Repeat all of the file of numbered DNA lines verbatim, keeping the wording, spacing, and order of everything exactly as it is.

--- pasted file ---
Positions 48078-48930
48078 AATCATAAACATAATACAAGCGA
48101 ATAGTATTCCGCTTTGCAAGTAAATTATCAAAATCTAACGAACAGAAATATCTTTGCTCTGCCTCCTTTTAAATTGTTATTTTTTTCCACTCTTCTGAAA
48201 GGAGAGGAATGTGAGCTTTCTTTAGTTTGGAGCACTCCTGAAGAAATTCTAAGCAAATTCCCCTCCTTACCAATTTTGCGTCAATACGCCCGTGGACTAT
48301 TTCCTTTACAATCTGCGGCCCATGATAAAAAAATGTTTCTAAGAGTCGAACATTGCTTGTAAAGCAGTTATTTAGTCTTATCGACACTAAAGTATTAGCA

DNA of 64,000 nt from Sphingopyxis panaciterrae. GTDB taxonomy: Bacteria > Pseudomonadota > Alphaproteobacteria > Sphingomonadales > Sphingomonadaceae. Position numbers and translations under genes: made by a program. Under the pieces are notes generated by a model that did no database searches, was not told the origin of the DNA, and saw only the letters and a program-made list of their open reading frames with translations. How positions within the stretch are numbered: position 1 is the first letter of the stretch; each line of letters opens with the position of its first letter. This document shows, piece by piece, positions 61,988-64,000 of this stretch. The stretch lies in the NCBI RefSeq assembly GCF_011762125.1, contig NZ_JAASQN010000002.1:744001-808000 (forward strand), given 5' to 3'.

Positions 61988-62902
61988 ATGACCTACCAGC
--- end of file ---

Positions 48078-48930
48078 AATCATAAACATAATACAAGCGA
48101 ATAGTATTCCGCTTTGCAAGTAAATTATCAAAATCTAACGAACAGAAATATCTTTGCTCTGCCTCCTTTTAAATTGTTATTTTTTTCCACTCTTCTGAAA
48201 GGAGAGGAATGTGAGCTTTCTTTAGTTTGGAGCACTCCTGAAGAAATTCTAAGCAAATTCCCCTCCTTACCAATTTTGCGTCAATACGCCCGTGGACTAT
48301 TTCCTTTACAATCTGCGGCCCATGATAAAAAAATGTTTCTAAGAGTCGAACATTGCTTGTAAAGCAGTTATTTAGTCTTATCGACACTAAAGTATTAGCA

DNA of 64,000 nt from Sphingopyxis panaciterrae. GTDB taxonomy: Bacteria > Pseudomonadota > Alphaproteobacteria > Sphingomonadales > Sphingomonadaceae. Position numbers and translations under genes: made by a program. Under the pieces are notes generated by a model that did no database searches, was not told the origin of the DNA, and saw only the letters and a program-made list of their open reading frames with translations. How positions within the stretch are numbered: position 1 is the first letter of the stretch; each line of letters opens with the position of its first letter. This document shows, piece by piece, positions 61,988-64,000 of this stretch. The stretch lies in the NCBI RefSeq assembly GCF_011762125.1, contig NZ_JAASQN010000002.1:744001-808000 (forward strand), given 5' to 3'.

Positions 61988-62902
61988 ATGACCTACCAGC